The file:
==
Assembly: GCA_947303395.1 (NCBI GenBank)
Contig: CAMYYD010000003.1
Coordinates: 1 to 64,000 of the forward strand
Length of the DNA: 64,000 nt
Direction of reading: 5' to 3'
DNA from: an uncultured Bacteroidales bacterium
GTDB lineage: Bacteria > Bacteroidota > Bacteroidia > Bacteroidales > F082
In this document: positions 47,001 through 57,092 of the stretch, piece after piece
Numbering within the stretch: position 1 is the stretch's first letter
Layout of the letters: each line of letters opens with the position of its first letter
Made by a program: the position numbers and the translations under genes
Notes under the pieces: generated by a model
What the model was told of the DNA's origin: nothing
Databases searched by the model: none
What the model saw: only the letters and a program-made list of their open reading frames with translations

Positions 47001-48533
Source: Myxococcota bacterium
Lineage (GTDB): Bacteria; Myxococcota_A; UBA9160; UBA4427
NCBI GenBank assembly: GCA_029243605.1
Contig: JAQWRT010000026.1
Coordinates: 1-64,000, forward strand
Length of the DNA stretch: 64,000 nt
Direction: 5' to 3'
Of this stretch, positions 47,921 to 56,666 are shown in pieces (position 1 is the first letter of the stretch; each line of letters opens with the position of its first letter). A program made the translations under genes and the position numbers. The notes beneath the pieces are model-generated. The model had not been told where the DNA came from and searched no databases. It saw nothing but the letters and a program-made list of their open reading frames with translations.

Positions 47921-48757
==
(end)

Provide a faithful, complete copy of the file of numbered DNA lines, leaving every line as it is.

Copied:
Assembly: GCA_947303395.1 (NCBI GenBank)
Contig: CAMYYD010000003.1
Coordinates: 1 to 64,000 of the forward strand
Length of the DNA: 64,000 nt
Direction of reading: 5' to 3'
DNA from: an uncultured Bacteroidales bacterium
GTDB lineage: Bacteria > Bacteroidota > Bacteroidia > Bacteroidales > F082
In this document: positions 47,001 through 57,092 of the stretch, piece after piece
Numbering within the stretch: position 1 is the stretch's first letter
Layout of the letters: each line of letters opens with the position of its first letter
Made by a program: the position numbers and the translations under genes
Notes under the pieces: generated by a model
What the model was told of the DNA's origin: nothing
Databases searched by the model: none
What the model saw: only the letters and a program-made list of their open reading frames with translations

Positions 47001-48533
Source: Myxococcota bacterium
Lineage (GTDB): Bacteria; Myxococcota_A; UBA9160; UBA4427
NCBI GenBank assembly: GCA_029243605.1
Contig: JAQWRT010000026.1
Coordinates: 1-64,000, forward strand
Length of the DNA stretch: 64,000 nt
Direction: 5' to 3'
Of this stretch, positions 47,921 to 56,666 are shown in pieces (position 1 is the first letter of the stretch; each line of letters opens with the position of its first letter). A program made the translations under genes and the position numbers. The notes beneath the pieces are model-generated. The model had not been told where the DNA came from and searched no databases. It saw nothing but the letters and a program-made list of their open reading frames with translations.

Positions 47921-48757